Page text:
Published: April 23, 2002
Tiffany and a Touch of Valor at the Fenimore Art Museum
COOPERSTOWN, N.Y. – “Tiffany – The Power of Light: Lamps from the Collection of The New-York Historical Society” featuring 19 lamps from the Collection of The New-York Historical Society is on exhibit at Fenimore Art Museum. Grouped by form and style, the lamps reflect the many designs produced simultaneously under the direction of Louis Comfort Tiffany (1848-1933). The exhibition closes December 29.
At the turn of the Twentieth Century, Louis Comfort Tiffany introduced his stained-glass lamps to America and the world. Unique, innovative and unlike anything the public had previously seen, these new lamps had bold-colored glass shades with geometric and floral designs and intricate bases of glass, mosaic and metal. The bright colors, fluid shapes and exotic motifs reflected the organic forms of the Art Nouveau style that was popular in Europe and America at the turn of the century. Yet it was the combination of electric lighting and Tiffany’s sense of design and color that made the lamps so strikingly original. The public adored the lamps and by 1906, Tiffany was marketing more than 125 different shade designs.
Louis Comfort Tiffany was the son of Charles Lewis Tiffany, the owner of the famous Tiffany & Co. jewelry store. Reluctant to pursue a career in the family business, Tiffany chose to pursue art. He had moderate success as a painter and soon directed his creativity toward home decoration and furnishings. In 1879, Tiffany opened the first of several design firms that fabricated objects for the home, including stained glass.
Nature’s shapes and colors inspired Tiffany in home furnishings as they had in his art and he aimed to capture nature’s subtle nuances in glass. Using his patented multi-colored Favrile glass, Tiffany created lamps with naturalistic designs that imitate the delicate shading of a flower’s petal and the soft colors of a dragonfly’s wing.
The Art of Plains Indian Warfare
Sixteen drawings by Plains Indians warriors depicting battle scenes from the late Nineteenth Century are the focus of an exhibition that will be featured through September 15 at Fenimore. The exhibition, “Touch of Valor: The Art of Plains Indian Warfare,” is curated by Sherry Brydon, curator of The Eugene and Clare Thaw Collection of North American Indian Art for the New York State Historical Association.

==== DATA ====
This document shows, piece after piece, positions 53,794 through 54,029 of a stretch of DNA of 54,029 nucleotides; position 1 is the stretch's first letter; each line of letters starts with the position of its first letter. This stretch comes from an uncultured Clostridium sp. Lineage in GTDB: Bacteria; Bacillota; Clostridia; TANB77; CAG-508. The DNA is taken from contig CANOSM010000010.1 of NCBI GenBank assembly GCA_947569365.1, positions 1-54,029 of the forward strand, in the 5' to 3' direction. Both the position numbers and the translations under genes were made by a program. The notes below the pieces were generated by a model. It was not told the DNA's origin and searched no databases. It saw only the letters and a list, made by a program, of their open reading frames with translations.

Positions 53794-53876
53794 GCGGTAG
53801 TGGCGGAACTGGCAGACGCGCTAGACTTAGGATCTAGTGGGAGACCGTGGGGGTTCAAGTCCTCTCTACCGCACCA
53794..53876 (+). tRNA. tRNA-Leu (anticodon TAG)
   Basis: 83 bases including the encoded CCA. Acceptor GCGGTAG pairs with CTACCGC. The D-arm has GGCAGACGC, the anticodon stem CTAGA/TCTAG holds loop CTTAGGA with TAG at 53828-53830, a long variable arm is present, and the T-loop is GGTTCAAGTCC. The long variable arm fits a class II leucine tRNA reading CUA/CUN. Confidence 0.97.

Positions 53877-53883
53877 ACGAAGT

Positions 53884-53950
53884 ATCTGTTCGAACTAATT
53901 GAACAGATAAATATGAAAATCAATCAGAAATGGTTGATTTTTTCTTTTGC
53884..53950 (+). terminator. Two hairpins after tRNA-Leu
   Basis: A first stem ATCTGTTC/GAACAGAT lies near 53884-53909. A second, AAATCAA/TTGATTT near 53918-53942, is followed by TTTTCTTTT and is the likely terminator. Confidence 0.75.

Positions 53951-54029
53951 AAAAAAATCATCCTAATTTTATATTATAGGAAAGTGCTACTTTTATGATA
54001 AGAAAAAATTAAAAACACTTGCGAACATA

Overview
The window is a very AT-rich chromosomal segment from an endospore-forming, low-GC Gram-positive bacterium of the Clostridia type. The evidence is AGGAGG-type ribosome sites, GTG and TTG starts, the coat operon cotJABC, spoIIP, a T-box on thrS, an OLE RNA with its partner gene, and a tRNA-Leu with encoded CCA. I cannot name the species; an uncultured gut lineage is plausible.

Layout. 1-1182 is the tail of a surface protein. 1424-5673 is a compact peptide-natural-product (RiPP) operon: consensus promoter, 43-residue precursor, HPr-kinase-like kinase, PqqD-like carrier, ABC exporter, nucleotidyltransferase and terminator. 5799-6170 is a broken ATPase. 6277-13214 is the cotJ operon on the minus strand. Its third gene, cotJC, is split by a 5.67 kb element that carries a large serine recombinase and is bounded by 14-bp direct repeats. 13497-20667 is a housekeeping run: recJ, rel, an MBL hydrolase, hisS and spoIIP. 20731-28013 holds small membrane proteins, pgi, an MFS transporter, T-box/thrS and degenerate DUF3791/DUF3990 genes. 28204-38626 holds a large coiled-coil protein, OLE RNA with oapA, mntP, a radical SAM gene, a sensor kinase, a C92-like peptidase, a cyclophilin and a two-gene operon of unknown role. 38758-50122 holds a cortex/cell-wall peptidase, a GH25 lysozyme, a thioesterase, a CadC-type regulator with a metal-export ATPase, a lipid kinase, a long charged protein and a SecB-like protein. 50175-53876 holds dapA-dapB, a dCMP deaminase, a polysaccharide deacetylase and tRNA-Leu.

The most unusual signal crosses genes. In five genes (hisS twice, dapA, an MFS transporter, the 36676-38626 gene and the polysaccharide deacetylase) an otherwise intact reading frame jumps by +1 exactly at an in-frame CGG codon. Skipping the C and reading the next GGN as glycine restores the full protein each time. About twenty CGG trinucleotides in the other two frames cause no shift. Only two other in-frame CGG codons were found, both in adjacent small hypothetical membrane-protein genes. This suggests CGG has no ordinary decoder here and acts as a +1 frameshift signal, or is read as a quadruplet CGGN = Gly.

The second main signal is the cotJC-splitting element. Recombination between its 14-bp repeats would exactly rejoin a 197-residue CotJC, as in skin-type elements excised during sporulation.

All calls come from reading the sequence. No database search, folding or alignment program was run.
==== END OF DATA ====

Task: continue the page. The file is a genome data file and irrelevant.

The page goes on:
Plains Indian drawings have an extraordinary range of imagery and those focusing upon warfare possess an unyielding power in their documentation of military engagement. Many Plains Indians were war artists who recorded their own accomplishments and actions in battle. Most young men became warriors in their late teens, fighting with other Indian tribes over horse and hunting territories.
Prior to European contact, the ancestors of Plains warriors are believed to have documented their battle exploits on hide shirts and robes and on rock cliffs. They used a powerful and elemental art style. In the early 1830s visiting European and American artists such as Karl Bodmer and George Catlin brought new materials including watercolor, ink, pencils, paint and paper to the Plains. These academically trained artists also brought a new style of art — one that emphasized perspective and realism. Plains Indian artists were receptive to these new materials and techniques and began to experiment with them.
Plains warriors fought their most intense and decisive wars against the US Army. The federal government made many treaties with Plains Indians in the 1850s and 1860s, but often broke them a short time later. Government policy sought a railroad link between the eastern cities and the West Coast and Americans wanted access to agricultural land and mining resources. The Indians fought back for more than 20 years in an attempt to save their territories.
The federal government adopted a policy to exterminate the buffalo — the economic and spiritual mainstay of Plains Indian life — knowing that it would devastate their culture. Settlers and professional hide hunters killed the buffalo to near extinction by the 1870s. By the 1880s Plains Indians were confined to reservations. Although the Plains Indians lost their livelihoods as independent warriors and hunters, they recorded their memories of prereservations days, a time of honor and glory.
Fenimore Art Museum is on Lake Road, Route 80, one mile north of the village of Cooperstown. It is the showcase museum of the New York State Historical Association, a non-profit, private educational institution founded in 1899. Hours for the exhibition are April-May, Tuesday-Sunday, 10 am to 4 pm; June-September, daily, 10 am to 5 pm. For information, 888-547-1450, or visit www.fenimoreartmuseum.org.
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